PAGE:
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What is Chaga?

Wild Harvested Chaga Mushroom
(Inonotus Obliquus)
"The King of Herbs”
Chaga Mushroom (Inonotus Obliquus) is a non-toxic fungus in the Hymenochaetacaie family and has numerous medicinal qualities. Chaga Mushrooms are the parasitic on birch and other trees. The sterile conk is irregularly formed and has the appearance of burnt charcoal. It is not the fruiting body of the fungus, but a mass of mycelium, mostly black due to the presence of massive amounts of melanin. Chaga is a mushroom that contains medicinal properties in it that can help strengthen and heal the body naturally.
The name "chaga" (pronounced "tsjaa-ga') comes from the Russian word of the mushroom (anglicized from czaga), which in turn is purportedly derived from the word for the fungus in Komi-Permyak, the language of the indigenous peoples in the Kama River Basin, west of the Ural Mountains. It is also known as the clinker polypore, cinder conk, black mass and birch canker polypore.
In Norwegian, the name is kreftkjuke' which literally translates as "cancer polypore", referring to the fungus' appearance or to its alleged medicinal properties.
In England and Canada, it is known as the sterile conk trunk rot of birch, which refers to the fruiting bodies growing under the outer layers of wood surrounding the sterile conk once the tree is dead, to spread the spores. In France, it is called the carie blanche spongieuse de bouleau (spongy white birch tree rot), and in Germany it is known as Schiefer Schillerporling (slate Inonotus). The Dutch name is berkenweerschijnzwam (birch mushroom glow).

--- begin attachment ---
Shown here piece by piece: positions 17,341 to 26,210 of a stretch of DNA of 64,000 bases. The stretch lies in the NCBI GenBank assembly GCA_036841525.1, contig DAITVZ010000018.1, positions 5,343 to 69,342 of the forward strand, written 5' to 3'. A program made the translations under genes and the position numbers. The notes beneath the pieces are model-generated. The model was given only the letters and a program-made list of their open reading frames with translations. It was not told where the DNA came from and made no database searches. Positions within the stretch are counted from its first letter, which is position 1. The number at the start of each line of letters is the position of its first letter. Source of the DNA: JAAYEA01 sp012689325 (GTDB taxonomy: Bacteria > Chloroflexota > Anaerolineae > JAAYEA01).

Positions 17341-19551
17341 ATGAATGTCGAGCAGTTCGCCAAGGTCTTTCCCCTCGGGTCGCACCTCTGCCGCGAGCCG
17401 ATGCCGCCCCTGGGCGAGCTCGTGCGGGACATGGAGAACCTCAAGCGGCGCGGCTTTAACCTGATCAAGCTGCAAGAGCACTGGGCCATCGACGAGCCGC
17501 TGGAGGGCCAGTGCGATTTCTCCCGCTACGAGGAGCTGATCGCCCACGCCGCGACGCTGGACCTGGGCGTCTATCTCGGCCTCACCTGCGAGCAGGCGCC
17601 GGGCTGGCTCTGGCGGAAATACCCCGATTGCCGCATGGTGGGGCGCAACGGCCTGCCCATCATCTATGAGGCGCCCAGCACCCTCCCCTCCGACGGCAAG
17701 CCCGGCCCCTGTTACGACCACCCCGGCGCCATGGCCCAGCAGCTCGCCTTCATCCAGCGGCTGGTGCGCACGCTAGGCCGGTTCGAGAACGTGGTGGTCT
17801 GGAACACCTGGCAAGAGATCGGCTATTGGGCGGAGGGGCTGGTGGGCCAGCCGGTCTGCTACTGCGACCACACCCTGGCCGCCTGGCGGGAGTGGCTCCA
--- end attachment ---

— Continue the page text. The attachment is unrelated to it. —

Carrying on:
It has also been known by other Latin names, such as Polyporus obliquus and Poria obliqua.
Clinically proven to be one of nature's oldest,
safest and most powerful medicinal herbs.
Highest "Anti-Oxidant” Value
Chaga - 36,557
Goji Berries - 400
Acai Berries - 800
Blueberries - 24.5
(ORAC per 1g)
(USDA / Tufts University - Boston, MA)
Approved by the U.S.F.D.A.
Safe for "Food” Use / Supplement
World Trade Organization
Classified as a Medicinal Mushroom
Chaga Mushroom
Contains over 215 Phytonutrients
No toxicity or side effects.
What is the Oxygen Radical Absorbance Capacity (ORAC)?
The ORAC (Oxygen Radical Absorbance Capacity) scale designed by the USDA, measures the amount of free oxygen radicals that a food, or supplement can absorb in your body. Chaga has the highest ORAC score for natural foods or supplements as tested by the USDA and Tufts University in Boston, MA.
Oxidative stress caused by free radicals, has been demonstrated to accelerate the aging process in both cells and blood vessels. Oxidative stress also increases the risk of certain types of cancers, coronary heart disease and many other health problems.
Chaga Mushroom has the highest ORAC score for natural foods or supplements as tested by the USDA and Tufts University.
ORAC Results Fruits and Vegetables per 100g / 3.5oz (Conducted by Tuffs University Dept. of Health Sciences Boston, MA:U.S. Department of Agriculture, National Institute of Health Project Expo 2003)
Chaga Mushroom 3,655,700
Acai Berries 80,000
Goji Berries 40,000
Prunes 5,890
Pomegranates 3,370
Raisins 2,890
Blueberries 2,450
Blackberries 2,080
Kale 1,800
Cranberries 1,790
Garlic Clove 1,690
Strawberries 1,570
Spinach 1,290
Steamed Spinach 930
Broccoli Flowers 910
Beets 860
Carrot 200
(1 gram of Chaga Approx. 3 pounds of Blueberries)
(1 gram of Chaga Approx. 4 ounces of Goji Berries)
Superoxide Dismutase
Chaga Mushroom has 25-50 times more Superoxide Dismutase (SOD) Enzyme than CoEnzyme 10 (CoQ10), popular juices, vitamins, barley grass, beta carotene, seaweeds, fish oils, essential oils, Reishi, Truffles, Maitake, Cordyceps, Agaricus any other mushrooms.

Superoxide Dismutase (SOD) Enzyme (units per 1g)
Chaga Mushroom 35,000
Agoricus 1,500
Reishi 1,400
Truffles 860

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